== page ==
The Friends of Eddie Coyle (1973) Peter Yates
The first time I saw Friends of Eddie Coyle, I thought it was a pretty good realistic, gritty crime film that I watched mostly for Robert Mitchum, who was still getting it done at age 56. Watching it again, I begin to see just how good it is.
His Kind of Woman (1951) John Farrow
Warner Film Noir Classic Collection, Vol. 3 DVD
Confession time: I had always thought I had seen His Kind of Woman, but about two minutes into the film, I realized I hadn’t. I think I was getting it confused with The Big Steal (1949), another Robert Mitchum picture. I should’ve known something was up when I heard Eddie Muller say that His Kind of Woman makes Specter of the Rose (1946) look normal.
The Lady Confesses (1945) Sam Newfield
Mill Creek Crime Wave DVD
The Lady Confesses isn’t the worst hour and four minutes I’ve ever spent and I suspect the same may be true of you. (If not, you haven’t seen nearly enough really bad movies in your life.) It’s a Producers Releasing Corporation (PRC) flick, which may mean nothing to folks who are not fans of classic films. PRC was also one of the Poverty Row studios, a term that should need no explanation after watching just a few minutes of this film. As long as you know this about The Lady Confesses and adjust your expectations accordingly (i.e. You ain’t gettin’ Citizen Kane here…), you might have a pretty good time.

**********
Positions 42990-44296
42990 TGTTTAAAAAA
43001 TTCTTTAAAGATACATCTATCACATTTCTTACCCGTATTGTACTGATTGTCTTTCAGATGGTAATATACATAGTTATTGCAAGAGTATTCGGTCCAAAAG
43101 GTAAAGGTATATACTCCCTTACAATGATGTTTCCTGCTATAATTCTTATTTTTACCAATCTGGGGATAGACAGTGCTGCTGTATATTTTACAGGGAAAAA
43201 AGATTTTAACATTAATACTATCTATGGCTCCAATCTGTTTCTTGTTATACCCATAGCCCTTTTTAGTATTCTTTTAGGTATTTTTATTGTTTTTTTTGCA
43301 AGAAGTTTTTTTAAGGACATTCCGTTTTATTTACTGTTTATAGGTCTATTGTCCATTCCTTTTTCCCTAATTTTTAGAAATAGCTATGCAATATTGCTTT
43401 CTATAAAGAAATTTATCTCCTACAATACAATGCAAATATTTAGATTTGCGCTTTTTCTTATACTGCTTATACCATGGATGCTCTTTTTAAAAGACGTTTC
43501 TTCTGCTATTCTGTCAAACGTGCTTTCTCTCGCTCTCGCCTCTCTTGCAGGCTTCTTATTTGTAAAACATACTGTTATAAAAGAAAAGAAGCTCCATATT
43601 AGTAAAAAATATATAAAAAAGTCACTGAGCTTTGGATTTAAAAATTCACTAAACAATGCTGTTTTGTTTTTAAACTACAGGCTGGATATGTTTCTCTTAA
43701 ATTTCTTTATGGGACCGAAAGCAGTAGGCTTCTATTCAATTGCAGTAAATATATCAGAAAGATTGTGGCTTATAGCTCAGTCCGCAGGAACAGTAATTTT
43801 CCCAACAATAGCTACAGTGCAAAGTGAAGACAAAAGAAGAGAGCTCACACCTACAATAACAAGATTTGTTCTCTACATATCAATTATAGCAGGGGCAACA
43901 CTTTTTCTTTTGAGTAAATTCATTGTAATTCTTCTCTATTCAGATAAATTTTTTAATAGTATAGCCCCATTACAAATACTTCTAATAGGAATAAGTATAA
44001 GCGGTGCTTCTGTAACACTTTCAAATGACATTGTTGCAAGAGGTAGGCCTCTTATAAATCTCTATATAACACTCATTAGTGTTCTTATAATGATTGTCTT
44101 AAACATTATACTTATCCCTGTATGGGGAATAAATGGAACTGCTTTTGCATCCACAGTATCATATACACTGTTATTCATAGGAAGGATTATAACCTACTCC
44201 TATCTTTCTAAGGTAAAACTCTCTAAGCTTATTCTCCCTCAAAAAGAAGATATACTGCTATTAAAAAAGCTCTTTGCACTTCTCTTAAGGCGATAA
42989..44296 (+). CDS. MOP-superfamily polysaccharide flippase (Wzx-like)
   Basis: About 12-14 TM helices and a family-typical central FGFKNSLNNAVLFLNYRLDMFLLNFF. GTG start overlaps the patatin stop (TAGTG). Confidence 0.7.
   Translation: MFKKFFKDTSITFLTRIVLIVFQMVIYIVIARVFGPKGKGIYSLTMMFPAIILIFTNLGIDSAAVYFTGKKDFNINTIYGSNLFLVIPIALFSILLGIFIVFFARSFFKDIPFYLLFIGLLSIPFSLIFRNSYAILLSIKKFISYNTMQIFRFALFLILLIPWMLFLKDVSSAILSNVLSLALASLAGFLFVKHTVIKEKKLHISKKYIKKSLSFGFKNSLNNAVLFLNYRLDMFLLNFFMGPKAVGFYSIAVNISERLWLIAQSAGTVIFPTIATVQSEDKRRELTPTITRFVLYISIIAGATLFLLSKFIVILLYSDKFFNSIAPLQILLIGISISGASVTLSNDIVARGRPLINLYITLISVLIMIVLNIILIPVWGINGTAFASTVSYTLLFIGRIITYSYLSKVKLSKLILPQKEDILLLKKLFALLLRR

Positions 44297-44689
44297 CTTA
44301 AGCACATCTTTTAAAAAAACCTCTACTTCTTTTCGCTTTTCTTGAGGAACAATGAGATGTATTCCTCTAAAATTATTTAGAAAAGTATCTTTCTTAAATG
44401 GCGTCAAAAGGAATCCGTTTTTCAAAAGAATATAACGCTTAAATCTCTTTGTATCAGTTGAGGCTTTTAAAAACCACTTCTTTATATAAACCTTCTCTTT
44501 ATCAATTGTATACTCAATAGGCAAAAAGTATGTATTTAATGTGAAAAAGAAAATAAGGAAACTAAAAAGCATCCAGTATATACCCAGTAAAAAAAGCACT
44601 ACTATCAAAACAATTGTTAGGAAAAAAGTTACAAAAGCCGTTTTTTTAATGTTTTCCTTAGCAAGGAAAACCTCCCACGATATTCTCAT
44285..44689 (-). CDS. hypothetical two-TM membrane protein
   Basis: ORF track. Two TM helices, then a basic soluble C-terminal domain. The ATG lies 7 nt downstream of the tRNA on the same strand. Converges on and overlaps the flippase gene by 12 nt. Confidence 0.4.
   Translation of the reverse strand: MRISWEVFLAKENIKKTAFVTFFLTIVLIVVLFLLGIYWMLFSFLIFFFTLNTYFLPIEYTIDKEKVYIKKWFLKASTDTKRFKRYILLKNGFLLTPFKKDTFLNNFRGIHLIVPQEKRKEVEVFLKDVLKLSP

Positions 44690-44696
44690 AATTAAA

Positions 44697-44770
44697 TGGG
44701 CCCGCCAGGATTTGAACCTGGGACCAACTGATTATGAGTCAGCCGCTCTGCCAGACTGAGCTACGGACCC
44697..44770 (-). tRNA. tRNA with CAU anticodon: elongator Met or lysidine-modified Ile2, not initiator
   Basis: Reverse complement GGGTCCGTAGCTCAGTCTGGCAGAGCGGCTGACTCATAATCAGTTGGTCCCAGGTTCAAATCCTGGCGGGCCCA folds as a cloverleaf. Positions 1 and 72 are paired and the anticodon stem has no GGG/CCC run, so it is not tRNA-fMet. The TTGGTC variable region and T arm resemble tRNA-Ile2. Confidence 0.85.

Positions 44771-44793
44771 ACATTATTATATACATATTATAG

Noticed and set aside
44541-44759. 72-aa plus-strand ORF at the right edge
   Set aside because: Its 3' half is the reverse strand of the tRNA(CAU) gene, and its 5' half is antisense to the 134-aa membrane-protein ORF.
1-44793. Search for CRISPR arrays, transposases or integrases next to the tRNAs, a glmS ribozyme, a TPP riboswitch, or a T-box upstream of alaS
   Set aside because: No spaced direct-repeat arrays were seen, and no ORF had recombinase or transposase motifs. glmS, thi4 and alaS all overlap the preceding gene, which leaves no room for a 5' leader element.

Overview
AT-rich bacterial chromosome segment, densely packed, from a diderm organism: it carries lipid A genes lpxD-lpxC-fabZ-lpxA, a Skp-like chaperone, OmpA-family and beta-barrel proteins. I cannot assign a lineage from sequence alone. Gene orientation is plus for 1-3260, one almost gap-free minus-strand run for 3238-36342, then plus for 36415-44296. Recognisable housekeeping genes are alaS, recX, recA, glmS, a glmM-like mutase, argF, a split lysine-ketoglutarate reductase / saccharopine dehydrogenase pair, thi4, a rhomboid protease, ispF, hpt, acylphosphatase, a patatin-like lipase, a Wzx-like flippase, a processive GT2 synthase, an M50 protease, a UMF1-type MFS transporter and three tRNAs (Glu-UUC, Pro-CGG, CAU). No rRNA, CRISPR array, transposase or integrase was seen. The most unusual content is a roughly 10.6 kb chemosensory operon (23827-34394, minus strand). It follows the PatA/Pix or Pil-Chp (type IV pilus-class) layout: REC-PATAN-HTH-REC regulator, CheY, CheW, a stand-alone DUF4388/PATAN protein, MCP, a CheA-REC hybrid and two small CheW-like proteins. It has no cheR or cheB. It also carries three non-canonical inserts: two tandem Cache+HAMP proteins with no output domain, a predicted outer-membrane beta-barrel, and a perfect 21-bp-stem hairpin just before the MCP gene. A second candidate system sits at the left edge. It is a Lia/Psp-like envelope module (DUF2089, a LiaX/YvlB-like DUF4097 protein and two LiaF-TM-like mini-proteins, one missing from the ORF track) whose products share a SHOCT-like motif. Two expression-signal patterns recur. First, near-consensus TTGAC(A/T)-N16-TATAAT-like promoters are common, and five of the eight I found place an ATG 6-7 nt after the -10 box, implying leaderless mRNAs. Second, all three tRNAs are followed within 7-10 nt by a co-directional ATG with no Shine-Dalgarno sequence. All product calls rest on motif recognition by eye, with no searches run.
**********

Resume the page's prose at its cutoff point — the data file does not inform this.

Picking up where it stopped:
So it’s Noirvember 22nd and you still haven’t watched a film noir? No worries. I can get you caught up in no time. I’ve got my recaps from Week One and Week Two, plus my Week Three recap below. Hopefully you’ve find a femme fatale to cuddle up next to or perhaps a gumshoe to knock around town with. Enjoy!
The House on Telegraph Hill (1951) Robert Wise
A Polish woman named Viktoria (Valentina Cortese) and her friend Karin Dernakova (Natasha Lytess) are barely hanging on in a Belsen concentration camp near the end of WWII. Karin dies just before liberation and Viktoria, whose husband died in the German occupation of Poland, assumes Karin’s identity. Why? Karin’s little boy Christopher (Gordon Gebert) was sent to live in San Francisco with his wealthy Aunt Sophia. The aunt has died and Christopher probably doesn’t remember his real mother, so it’s worth the risk, right?
The Stranger (1946) Orson Welles (2x)
Kino Lorber Blu-ray
A member of the UN War Crimes Commission named Wilson (Edward G. Robinson) is convinced that WWII Nazi war criminal Franz Kindler (Orson Welles) is hiding out in America. Wilson sends Kindler’s former right-hand-man Meinike (Konstantin Shayne) to find Kindler with Wilson following closely behind. Meanwhile, Kindler has a new identity: a prep school teacher named Charles Rankin. Rankin is well-respected and is about to marry a young woman named Mary (Loretta Young), the daughter of a Supreme Court Justice (Philip Merivale).